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Low Cost Motor Resolves Coating Challenge

Tue, 12/05/2006 - 12:19pm
After an introduction of the basic technology of the Elliptecmotor, this article will present the physical analysis necessary for understanding the operation of the motor and will discuss its use in vacuum conditions. The technology can be utilized to address concerns with physical vapor deposition.

By Dr. M. Schlueter and Dirk van Vinckenroye

As a result of its low cost and versatility, the Elliptecmotor is suited for use in applications that previously raised concerns such as in vacuum deposition processes used for device coating.
 
AT A GLANCE
  • Physical characteristics
  • Capabilities
  • Application in coating process
  • Technical specifications

    The Elliptecmotor is a versatile, low cost, high precision piezomotor suited for vacuum applications, such as vacuum deposition processes used in the application of coatings. It can be used wherever motions with moderate forces have to be created. Typical applications can be found in direct drives of up to about 0.5 N. Higher forces can also be realized by using simple levers, gear drives, or several Elliptecmotors. The motor can be used for simple applications as well as for very complex motions that require extreme precision, fast reactions, or special capability characteristics. All of this is possible in adverse ambient conditions.

    As an actuator based on piezo-technology, the Elliptecmotor delivers forward and backward motion with only a single piezoelectric element and two connecting wires. This advantageous characteristic is achieved by a resonator that has two different resonance frequencies that generate two different driving directions.
    Driving Principle
    The functional principle of this motor is based on the inverse piezo effect. A micro-controller and two tiny transistors are sufficient to provide the piezo ceramic with the necessary voltage. After application of the voltage, the ceramic expands by less than 1.0 µm, and after switch-off, it contracts again. This alternating cycle occurs approximately 100,000 times per second.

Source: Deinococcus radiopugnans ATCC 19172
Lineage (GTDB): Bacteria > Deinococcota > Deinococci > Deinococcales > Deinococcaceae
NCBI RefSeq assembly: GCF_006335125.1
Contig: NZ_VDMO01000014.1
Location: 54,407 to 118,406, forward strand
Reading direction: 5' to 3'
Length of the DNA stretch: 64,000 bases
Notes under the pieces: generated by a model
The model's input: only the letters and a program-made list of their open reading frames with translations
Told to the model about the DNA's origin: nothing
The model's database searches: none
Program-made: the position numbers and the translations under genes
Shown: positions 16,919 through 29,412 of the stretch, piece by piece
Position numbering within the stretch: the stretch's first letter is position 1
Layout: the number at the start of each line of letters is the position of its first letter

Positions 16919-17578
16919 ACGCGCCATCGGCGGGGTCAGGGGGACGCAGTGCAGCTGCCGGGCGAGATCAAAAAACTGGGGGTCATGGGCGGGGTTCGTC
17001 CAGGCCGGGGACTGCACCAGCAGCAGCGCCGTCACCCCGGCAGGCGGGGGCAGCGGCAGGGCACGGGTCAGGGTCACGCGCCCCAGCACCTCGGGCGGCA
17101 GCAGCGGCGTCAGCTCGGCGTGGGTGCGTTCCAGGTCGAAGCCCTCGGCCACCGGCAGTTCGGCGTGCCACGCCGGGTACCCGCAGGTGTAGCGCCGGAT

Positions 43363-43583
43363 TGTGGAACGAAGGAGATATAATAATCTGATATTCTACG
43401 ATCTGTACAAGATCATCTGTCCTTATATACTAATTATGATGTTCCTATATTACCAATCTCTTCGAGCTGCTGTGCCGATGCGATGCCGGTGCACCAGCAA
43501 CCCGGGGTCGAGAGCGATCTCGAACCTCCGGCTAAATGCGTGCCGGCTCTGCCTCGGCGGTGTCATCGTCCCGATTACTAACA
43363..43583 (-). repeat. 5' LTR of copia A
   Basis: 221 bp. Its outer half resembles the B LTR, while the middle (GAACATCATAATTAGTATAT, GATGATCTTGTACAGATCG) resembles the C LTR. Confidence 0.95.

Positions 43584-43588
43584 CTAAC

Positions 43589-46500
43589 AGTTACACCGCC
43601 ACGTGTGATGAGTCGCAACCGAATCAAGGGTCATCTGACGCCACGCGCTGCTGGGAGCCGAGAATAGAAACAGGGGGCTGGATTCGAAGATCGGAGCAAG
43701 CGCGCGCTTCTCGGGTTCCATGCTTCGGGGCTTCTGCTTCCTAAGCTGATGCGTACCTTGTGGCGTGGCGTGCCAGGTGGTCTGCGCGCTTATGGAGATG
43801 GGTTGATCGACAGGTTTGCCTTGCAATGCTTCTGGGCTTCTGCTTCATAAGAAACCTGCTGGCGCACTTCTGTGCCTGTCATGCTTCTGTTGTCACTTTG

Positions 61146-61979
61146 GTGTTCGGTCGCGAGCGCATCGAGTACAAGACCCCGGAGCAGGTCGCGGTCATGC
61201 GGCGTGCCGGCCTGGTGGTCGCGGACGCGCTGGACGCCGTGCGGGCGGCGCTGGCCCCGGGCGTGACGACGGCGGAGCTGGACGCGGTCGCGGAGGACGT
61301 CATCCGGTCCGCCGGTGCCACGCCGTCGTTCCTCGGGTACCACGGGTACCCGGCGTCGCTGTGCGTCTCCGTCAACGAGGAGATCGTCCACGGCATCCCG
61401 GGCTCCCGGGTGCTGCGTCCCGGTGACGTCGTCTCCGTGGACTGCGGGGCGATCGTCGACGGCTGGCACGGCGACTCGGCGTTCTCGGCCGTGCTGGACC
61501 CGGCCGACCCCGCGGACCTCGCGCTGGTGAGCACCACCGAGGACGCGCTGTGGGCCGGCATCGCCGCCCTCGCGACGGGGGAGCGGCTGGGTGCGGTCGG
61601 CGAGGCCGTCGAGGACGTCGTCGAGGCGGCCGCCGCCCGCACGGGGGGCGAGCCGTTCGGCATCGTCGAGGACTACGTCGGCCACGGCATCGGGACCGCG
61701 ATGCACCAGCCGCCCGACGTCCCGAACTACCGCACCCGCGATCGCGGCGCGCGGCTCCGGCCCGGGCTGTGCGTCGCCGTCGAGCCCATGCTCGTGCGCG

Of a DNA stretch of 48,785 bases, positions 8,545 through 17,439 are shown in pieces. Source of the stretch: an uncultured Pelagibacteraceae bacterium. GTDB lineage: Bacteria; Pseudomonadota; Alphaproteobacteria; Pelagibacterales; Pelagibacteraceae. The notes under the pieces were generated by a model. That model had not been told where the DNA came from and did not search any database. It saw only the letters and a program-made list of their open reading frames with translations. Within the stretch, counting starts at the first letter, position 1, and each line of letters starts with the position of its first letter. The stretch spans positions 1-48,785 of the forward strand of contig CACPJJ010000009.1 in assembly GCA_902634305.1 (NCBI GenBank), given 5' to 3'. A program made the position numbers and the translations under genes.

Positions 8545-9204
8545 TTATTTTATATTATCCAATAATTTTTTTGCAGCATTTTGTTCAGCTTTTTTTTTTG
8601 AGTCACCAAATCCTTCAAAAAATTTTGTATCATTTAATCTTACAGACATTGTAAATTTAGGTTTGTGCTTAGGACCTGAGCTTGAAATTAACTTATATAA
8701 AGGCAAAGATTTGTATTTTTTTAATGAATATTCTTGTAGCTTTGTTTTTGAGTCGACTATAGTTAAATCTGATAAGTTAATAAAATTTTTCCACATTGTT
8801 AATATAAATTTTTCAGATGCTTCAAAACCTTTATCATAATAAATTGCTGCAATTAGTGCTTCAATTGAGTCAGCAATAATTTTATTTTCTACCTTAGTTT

Technical Data
    Force 0.2 - 0.4 N (larger forces by way of simple lever mechanisms or by using several motors in parallel)
    Blocking Force ~1 N
    Signal Amplitude (at motor) 5 - 8 V (rectangular), 5 - 10 V (sine-wave)
    Supply Voltage (at control electronics) 2.4 - 30 V (requires appropriate power stage)
    Current Draw (at control electronics) 1 - 450 mA @ 5 V supply voltage (depends on motor speed)
    Weight 1.2 g
    Length Without Spring 20 mm
    Width Without Spring 3 mm (8 mm in the area of the piezoelectric element)
    Height Without Spring 3 mm (4 mm in the area of the piezoelectric element)
    Step Size <10 µm
    Response Time <100 µs
    Frequency of Operation: Forward 73 - 84 kHz (typ. 79 k Hz)
    Frequency of Operation: Backward 91 - 108 kHz (typ. 97 kHz)
    Service Life (distance) 40,000 meters with rotor material PF7595


    The motion of the piezo ceramic generates an oscillation of the resonator. The shape of the patented resonator amplifies the oscillations of the piezo ceramic and transforms it into elliptical motions of the resonator tip. A spring pushes that oscillating Elliptecmotor tip onto the element to be driven. The element is moved further by a few micrometers at every oscillation. As a result of periodic repetitions, a homogeneous and continuous motion is generated.

    The driving direction depends on the frequency of the applied pulsating voltage. The typical driving frequency is about 80 kHz for the forward and about 100 kHz for the backward direction. This pulsating voltage is typically generated from the digital signal of a micro controller. In contrast to the vast majority of piezo motors due to a multilayer piezo ceramics, a low voltage of 8 V is sufficient to drive the Elliptecmotor.The average step size of one motor step with maximum duty-cycle is approximately 3 µm, resulting in an average running speed of 300 mm/s at 100,000 steps/second. If the motion of the Elliptecmotor is stopped, the motor serves as a brake due to the dynamic friction between the motor tip and the driven element. The friction force depends on the material and is in the range of 0.5 N. At maximum speed, the stopping distance is in the range of about 10 µm to about 100 µm depending on the weight and material of the driven element. The blocking force of the unpowered Elliptecmotor is defined by the static friction between the motor tip and the driven element (material dependent in the range of 1 N).